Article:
If you want to hire short-term help, decide on the best contractor for each project based on skill and expertise. If you want to hire employees, find individuals to fill a specific role, and decide what the position pays and how a person will perform their job.


Provide regular, constructive feedback for both contractors and employees to grow and improve their skills in their respective tasks.

The Bottom Line

Make sure you know exactly what you require from a worker and how much you can invest in them before hiring anyone. If you need a full-time worker to help run the business and are willing to spend the time and resources, hire an employee. Partner with a contractor if you can offer a competitive hourly rate and need flexibility but can't offer benefits. Either way, clearly define expectations beforehand and treat both kinds of workers with the respect they deserve.

Frequently Asked Questions (FAQs)

What is the difference in taxes between an employee and independent contractor?

Independent contractors pay significantly more in taxes than employees. Employers and employees share taxes paid on their wages or salaries, while independent contractors are responsible for all self-employment tax on the net profit they make each year. For contractors, this results in paying 15.3% of (12.4% for Social Security and 2.9% for Medicare) paid in quarterly estimated tax payments and year-end personal income taxes. Employees only pay half of that 15.3%.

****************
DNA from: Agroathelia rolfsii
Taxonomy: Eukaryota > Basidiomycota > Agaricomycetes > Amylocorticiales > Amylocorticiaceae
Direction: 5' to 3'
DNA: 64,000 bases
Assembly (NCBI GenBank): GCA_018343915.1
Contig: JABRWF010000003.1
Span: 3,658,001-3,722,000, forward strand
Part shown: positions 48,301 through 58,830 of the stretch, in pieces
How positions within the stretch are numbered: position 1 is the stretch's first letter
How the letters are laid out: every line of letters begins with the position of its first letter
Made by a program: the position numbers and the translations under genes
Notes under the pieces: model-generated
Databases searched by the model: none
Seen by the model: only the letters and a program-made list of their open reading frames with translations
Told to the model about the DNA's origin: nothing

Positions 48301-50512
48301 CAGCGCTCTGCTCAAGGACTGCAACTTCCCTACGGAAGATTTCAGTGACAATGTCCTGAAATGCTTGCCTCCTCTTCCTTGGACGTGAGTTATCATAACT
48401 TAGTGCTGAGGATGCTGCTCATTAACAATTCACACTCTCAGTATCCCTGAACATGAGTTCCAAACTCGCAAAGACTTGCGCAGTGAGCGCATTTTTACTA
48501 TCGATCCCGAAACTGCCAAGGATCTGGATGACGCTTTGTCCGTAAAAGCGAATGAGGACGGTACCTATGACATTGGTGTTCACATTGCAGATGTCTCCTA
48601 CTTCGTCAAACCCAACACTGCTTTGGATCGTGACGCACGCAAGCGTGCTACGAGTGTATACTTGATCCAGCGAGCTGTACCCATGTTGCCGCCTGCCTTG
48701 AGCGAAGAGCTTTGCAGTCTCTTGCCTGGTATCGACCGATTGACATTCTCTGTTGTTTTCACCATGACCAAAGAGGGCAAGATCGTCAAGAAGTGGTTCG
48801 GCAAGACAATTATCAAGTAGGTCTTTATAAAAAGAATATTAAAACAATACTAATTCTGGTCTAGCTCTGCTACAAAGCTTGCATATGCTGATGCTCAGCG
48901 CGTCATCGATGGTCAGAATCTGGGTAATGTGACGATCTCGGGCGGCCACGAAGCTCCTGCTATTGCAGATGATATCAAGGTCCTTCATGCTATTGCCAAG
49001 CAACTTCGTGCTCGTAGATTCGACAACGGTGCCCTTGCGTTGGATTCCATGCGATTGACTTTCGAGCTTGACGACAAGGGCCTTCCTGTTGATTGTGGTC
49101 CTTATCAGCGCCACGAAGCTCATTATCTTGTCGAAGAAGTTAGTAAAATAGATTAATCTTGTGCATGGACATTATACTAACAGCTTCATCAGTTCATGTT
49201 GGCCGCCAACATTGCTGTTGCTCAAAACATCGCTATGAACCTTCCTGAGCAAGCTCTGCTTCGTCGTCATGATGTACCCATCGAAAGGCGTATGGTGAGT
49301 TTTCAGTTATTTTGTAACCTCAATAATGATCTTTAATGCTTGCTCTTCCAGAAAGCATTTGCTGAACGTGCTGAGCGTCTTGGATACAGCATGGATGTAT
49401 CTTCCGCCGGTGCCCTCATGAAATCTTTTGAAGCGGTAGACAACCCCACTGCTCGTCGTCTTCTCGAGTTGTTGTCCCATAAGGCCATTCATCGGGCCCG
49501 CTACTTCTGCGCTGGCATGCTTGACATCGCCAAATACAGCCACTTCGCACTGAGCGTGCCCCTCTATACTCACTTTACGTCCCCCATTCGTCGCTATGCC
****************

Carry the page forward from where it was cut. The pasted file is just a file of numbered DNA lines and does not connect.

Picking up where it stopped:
Who decides if a worker is an independent contractor vs. an employee?

The IRS guidelines look at behavioral control, financial control, and relationship to determine the worker's employment status. If you provide the tools and training and have expectations for when, how, and where someone works—that's an employee. Anything else is a contracted worker arrangement. 

What is the average cost per worker to have an employee vs. an independent contractor?

In December 2021, employee compensation was costing businesses an average of $40.35 per hour. You can hire independent contractors for less cost long-term; however, they charge higher hourly rates to compensate for their self-employment taxes. A general rule of thumb is that hourly contractor rates are 50% to 70% more than what you would pay a permanent employee.

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The Balance uses only high-quality sources, including peer-reviewed studies, to support the facts within our articles. Read our editorial process to learn more about how we fact-check and keep our content accurate, reliable, and trustworthy.
  1. U.S. Department of Health and Human Services: Office of Child Support Enforcement. “What’s the Difference Between an Independent Contractor and an Employee?

  2. Internal Revenue Service. “About Form 1099-MISC Miscellaneous Income.”

  3. Internal Revenue Service. “Topic No. 751 Social Security and Medicare Withholding Rates.”

  4. U.S. Department of Labor. "Misclassification of Employees as Independent Contractors."

  5.  Internal Revenue Service. “Topic No. 751 Social Security and Medicare Withholding Rates.”

  6.  Bureau of Labor Statistics. “Employer Costs for Employee Compensation.”